STUART BROAD: I just want to make a positive impact on the new England as soon as I can
Every time a new management team comes in, it’s always a bit of a stressful time because you never know if you’re a player they want to move on with.
The uncertainty has been no different for me over the last few weeks with England, but I feel the way I play my cricket and the aggressive approach I like to take on the pitch suits the characteristics of Rob Key, Ben Stokes and Brendon McCullum. . .
Quite simply, I’m really looking forward to facing New Zealand next week having been selected in the first test team of the summer. So far I’ve only had a very brief cricket conversation on the phone with Brendon, but I’m sure of what’s to come.
Stuart Broad says he has no long-term goals other than helping England’s new regime
Of course, you can never guarantee performances, but what I can guarantee at the beginning of this new era is something that I have always done: my heart and soul will be dedicated to playing at Lord’s. After staying outside for the winter, it’s really refreshing to be looking forward and just putting my attention in one direction. There will be no going back because there is no need for it.
The decisions that were made about the selection in 2020, 2021 and the beginning of 2022 do not affect what will happen now in June, so it is up to me to make performances to push this team forward.
In most walks of life, if you keep looking back over your shoulder at things that happened in the past, it can be quite exhausting, which is why I’ve committed to looking forward.
It has given me a lot of energy for my early season performances in Nottinghamshire and to resume a test race which at 152 caps is certainly more than halfway done! However, in all seriousness, while I know my future became an issue when I was passed over for the Caribbean, as far as the rest of my career, that’s not something I’m focused on.
Broad says past performances mean nothing and he has yet to push this team forward
There are no long-term goals. I’m just trying to make as positive an impact as I can, as soon as I can, under this regime.
At some point, I will have to get into a room with Ben, Brendon and the new coach when they are appointed, to ask for some clarity, both on what they want from me and what I want from them. Whether it’s seven test matches, five test matches, four test matches, one, whatever, I’ll be up and ready.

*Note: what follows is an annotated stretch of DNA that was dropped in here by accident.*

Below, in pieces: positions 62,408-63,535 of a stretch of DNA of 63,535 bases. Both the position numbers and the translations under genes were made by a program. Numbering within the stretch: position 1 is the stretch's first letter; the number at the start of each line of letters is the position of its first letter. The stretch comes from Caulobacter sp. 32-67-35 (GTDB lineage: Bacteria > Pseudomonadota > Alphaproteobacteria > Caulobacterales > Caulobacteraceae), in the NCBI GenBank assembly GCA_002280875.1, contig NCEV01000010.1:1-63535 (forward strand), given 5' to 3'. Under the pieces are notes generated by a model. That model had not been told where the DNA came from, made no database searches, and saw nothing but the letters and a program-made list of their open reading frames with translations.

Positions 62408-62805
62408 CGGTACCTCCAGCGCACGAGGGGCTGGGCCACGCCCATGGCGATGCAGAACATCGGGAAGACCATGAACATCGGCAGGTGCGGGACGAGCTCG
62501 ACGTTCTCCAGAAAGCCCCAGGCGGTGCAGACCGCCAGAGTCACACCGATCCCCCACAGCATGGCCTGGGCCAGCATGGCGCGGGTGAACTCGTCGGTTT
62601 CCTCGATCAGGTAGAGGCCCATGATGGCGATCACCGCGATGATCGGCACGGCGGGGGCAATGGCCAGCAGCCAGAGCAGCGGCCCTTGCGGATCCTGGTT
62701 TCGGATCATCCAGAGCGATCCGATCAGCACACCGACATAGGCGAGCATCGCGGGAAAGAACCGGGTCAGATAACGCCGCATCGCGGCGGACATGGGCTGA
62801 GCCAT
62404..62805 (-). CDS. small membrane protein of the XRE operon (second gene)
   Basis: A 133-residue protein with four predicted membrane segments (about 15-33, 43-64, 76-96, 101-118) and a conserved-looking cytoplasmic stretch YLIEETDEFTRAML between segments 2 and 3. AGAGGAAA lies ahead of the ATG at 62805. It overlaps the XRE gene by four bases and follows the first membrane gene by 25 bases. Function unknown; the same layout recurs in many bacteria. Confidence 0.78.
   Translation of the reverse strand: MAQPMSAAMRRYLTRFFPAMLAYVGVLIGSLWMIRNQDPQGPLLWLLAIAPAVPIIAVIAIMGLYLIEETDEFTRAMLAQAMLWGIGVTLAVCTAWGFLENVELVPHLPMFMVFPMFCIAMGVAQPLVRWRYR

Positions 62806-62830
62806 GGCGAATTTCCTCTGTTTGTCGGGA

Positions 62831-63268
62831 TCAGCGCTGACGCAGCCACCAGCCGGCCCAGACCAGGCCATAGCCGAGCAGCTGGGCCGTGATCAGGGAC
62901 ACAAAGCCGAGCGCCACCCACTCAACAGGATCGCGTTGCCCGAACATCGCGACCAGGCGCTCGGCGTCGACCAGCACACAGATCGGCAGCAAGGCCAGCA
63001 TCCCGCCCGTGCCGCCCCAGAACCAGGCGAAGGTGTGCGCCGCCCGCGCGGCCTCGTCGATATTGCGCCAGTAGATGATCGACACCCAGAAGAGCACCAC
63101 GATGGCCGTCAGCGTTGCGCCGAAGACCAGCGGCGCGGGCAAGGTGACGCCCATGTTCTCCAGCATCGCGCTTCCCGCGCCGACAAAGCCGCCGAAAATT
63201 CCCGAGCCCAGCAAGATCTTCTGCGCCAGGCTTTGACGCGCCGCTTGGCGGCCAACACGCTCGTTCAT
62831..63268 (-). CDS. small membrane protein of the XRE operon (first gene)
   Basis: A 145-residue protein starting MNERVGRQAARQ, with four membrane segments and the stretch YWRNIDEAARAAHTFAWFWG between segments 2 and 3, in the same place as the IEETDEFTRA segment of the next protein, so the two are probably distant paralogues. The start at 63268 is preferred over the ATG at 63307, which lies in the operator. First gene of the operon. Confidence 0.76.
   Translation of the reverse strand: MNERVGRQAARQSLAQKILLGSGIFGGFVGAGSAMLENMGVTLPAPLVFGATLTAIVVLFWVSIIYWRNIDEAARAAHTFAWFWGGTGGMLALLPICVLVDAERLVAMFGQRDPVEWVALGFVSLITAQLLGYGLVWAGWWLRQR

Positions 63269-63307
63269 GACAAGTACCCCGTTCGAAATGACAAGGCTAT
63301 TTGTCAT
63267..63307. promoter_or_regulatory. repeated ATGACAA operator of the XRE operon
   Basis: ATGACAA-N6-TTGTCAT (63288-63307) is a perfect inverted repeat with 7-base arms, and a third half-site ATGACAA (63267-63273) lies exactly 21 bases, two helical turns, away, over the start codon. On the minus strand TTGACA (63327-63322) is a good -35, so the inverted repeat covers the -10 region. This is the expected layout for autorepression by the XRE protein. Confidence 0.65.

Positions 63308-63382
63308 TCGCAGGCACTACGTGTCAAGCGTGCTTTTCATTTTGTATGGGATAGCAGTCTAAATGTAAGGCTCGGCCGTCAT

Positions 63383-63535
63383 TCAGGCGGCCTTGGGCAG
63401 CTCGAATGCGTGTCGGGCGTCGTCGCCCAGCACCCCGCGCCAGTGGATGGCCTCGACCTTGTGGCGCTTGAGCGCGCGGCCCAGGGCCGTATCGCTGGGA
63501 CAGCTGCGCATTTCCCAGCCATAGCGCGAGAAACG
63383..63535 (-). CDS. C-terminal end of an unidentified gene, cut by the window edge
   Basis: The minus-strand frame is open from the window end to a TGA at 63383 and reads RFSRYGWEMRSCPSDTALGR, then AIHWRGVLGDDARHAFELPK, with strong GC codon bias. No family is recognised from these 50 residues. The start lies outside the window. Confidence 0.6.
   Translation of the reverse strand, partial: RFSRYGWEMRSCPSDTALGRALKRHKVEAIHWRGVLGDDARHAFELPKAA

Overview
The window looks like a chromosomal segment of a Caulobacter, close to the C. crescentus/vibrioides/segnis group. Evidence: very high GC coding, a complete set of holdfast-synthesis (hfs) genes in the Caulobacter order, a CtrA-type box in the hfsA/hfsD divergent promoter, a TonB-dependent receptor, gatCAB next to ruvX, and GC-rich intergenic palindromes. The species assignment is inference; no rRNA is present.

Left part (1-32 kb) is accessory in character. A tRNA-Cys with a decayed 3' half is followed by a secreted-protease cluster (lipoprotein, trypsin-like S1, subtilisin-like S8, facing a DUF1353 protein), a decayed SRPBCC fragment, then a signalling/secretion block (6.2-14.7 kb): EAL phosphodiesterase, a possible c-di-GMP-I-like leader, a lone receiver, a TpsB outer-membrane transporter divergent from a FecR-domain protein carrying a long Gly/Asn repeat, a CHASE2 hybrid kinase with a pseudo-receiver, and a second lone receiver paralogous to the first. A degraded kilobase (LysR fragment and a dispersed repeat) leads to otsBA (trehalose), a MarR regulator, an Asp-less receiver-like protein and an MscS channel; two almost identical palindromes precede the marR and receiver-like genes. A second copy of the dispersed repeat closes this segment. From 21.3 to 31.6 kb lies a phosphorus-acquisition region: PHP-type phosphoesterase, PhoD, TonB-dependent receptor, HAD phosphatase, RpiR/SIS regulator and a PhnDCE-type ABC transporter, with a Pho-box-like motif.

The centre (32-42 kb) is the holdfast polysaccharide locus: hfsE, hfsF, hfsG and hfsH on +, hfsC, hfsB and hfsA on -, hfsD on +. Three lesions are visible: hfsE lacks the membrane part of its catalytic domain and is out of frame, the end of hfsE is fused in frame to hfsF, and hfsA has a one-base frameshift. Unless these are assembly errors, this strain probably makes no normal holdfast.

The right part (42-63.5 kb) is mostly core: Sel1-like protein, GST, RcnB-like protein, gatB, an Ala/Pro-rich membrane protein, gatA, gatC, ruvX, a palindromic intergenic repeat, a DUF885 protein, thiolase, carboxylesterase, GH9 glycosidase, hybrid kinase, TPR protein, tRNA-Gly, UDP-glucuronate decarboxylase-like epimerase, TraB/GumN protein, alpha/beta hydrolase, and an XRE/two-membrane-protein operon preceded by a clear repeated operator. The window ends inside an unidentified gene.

In my only conversation about crickets with Brendon, we didn’t put time limits on things. He simply said that it would be great to sit down together and talk about how he wants to integrate his style into this England team.
Every player has such an important role in that. A coach can make it clear what style he wants, but unless the players take ownership of that and control it for themselves, it’s hard for it to take off.
The only other time I have spoken to him since his appointment was to ask permission to go to Wembley to watch Nottingham Forest in the play-off final at Wembley. We checked into the team hotel later that day.
Broad says he thinks stylistically, Brendan McCullum will like his ‘aggressive approach’
Once we meet in London, the focus will be on helping to create new stats. The facts are that this England team have won one Test in 17. I would like to think we can achieve one win in one when we start the international summer.
It is not that the attitude of looking forward means looking further ahead. A weakness in the past has been the habit of concentrating on the next ashes. Let’s stop all that, make one of one at Lord’s, sign that game and move on to the next one. There is no doubt that there is a bit of an injury problem with the bowlers at the moment so it is important that the guys who are fit stay fit because we can’t afford too many more to go.
In that regard, I’ve had a decent record over a 15-year career with England and when I was injured during the warm-up at Lord’s last August, it was the first home event I’d missed through injury.
Broad (right) pictured laughing with England teammate Ben Stokes (left)
I thoroughly enjoyed building international cricket with Nottinghamshire and feel I have made good contributions to a team that instinctively play front foot and are well placed at the top of the second tier. However, this period highlighted a real concern in the county championship over this year’s batch of Dukes balls. They haven’t swayed and because they soften very quickly, there’s also no bounce. Things have been so bad that we have had to change the ball two or three times in each inning.
It has felt like bowling with a rolled up piece of playdough and the balls are so soft you feel like you can squeeze them before you’ve even played a ball with them.
In the first innings against Derbyshire this week, the ball deteriorated after 3.3 overs and was changed after eight.
It could still be an issue for the upcoming Test series as well because while in county cricket the rings used to check if a ball is still fit are made specifically for Dukes, the ICC version used in international cricket too it is made to accommodate the Kookaburra and SG, which are larger balls.